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I was born in Boston and proud to be American.
Raised around the world, mostly in the UAE, I graduated from NYU.
I travel the world, but I always go home to Lebanon. On August 4th 2020, the Beirut explosion took my home away. My dad ran to the bank just in case it was war. “We need cash”, he said.
Our windows were gone. Our glasses were all broken. My friends were hurt. Some people I knew died. I swore, never again, not my children.
I am American because I am Lebanese
In 1984, my father fled Beirut. The night before he fled, he slept in the corridor of their apartment to be safe from the incessant shelling. My grandfather, my uncle, my father’s neighbors and my father all huddled together.
A shell exploded in their building. The door flew open in my father’s face and they all got covered with dust and debris.
Then, the Americans came. My grandfather, his brother and my dad asked, “can we go?”
They said, “now or never.”
Leaving their family and friends behind, they hopped on the Chinook and left. My aunt told me that my father, at 20 years old, arrived with his younger brother at Boston airport.
They only had their clothes that they had on, their backpack and their passport–nothing else. My aunt took them in, and they lived with their cousins for several months until they settled.
America became my father’s home. He swore never again, not my children.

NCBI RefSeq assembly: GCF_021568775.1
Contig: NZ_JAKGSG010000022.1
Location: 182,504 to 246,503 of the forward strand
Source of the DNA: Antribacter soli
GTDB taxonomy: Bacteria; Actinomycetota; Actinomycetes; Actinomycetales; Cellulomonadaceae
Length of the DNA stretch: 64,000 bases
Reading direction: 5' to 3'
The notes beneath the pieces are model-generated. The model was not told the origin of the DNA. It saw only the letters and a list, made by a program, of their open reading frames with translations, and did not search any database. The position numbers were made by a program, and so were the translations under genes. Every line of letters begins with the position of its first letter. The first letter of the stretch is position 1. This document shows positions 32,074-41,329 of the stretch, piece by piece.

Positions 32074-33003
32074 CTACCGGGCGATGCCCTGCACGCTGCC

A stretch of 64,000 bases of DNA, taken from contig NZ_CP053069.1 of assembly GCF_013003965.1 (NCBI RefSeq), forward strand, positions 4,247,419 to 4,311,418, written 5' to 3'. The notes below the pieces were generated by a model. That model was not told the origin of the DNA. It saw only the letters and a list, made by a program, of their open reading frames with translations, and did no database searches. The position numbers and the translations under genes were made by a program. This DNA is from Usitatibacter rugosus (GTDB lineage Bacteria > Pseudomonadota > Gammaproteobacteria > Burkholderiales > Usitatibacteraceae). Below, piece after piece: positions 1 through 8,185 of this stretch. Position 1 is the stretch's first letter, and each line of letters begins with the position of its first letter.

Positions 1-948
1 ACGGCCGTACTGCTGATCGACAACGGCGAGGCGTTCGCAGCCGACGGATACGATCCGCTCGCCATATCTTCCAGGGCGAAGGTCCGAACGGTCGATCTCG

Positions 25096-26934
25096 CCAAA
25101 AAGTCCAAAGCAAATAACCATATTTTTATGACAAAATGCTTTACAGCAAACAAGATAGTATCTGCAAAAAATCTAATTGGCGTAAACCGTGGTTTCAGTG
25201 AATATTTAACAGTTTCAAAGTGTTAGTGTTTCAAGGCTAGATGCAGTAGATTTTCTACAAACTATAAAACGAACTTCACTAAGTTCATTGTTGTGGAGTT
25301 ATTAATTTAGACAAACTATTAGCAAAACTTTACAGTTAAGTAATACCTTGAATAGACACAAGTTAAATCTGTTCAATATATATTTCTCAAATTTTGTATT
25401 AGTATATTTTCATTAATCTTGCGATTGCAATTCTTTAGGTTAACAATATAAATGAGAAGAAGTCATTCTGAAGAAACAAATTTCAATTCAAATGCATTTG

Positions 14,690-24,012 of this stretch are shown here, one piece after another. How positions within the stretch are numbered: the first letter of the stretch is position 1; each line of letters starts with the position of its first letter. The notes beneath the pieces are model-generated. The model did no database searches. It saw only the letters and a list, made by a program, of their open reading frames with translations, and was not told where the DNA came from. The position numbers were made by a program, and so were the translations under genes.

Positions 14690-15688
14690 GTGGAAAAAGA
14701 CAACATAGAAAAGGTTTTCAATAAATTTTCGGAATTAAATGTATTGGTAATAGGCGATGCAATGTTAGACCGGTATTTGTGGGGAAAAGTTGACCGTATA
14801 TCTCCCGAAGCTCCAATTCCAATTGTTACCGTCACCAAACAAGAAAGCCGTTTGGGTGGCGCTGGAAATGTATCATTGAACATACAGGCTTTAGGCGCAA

I am Lebanese because I am Palestinian
My grandparents are Palestinian Christians. My grandfather is from Shefa-Amr, an Arab-majority city in what is now northern Israel. In high school, he was one of only two Palestinians selected to study in the UK on a full scholarship.
Just before the creation of Israel, his scholarship was cancelled, and he ended up in a high school in Lebanon. The Nakba happened while he was in high-school.
My grandfather got trapped in Lebanon, separated from his family. He made it through high school and medical school alone.
I don’t remember details, but he never made it back to Palestine. My cousins are still in Shefa-Amr, but we can never visit them.
My grandmother is from Haifa, Israel’s third-largest city. Her parents owned their house.
They were driven out by fighting and the terror of rolling “barrel bombs” exploding in random neighborhoods. They were supposed to come back when it got safer. Settlers from faraway took their home and all their belongings. Our home became theirs. They said it is, and so it was.
We still have the key to a home we can never go back to.
Lebanon became my grandparent’s home. They swore never again, not our children.
My grandparents. My father. Me.
Maybe I can keep the promise. Maybe my children will be free.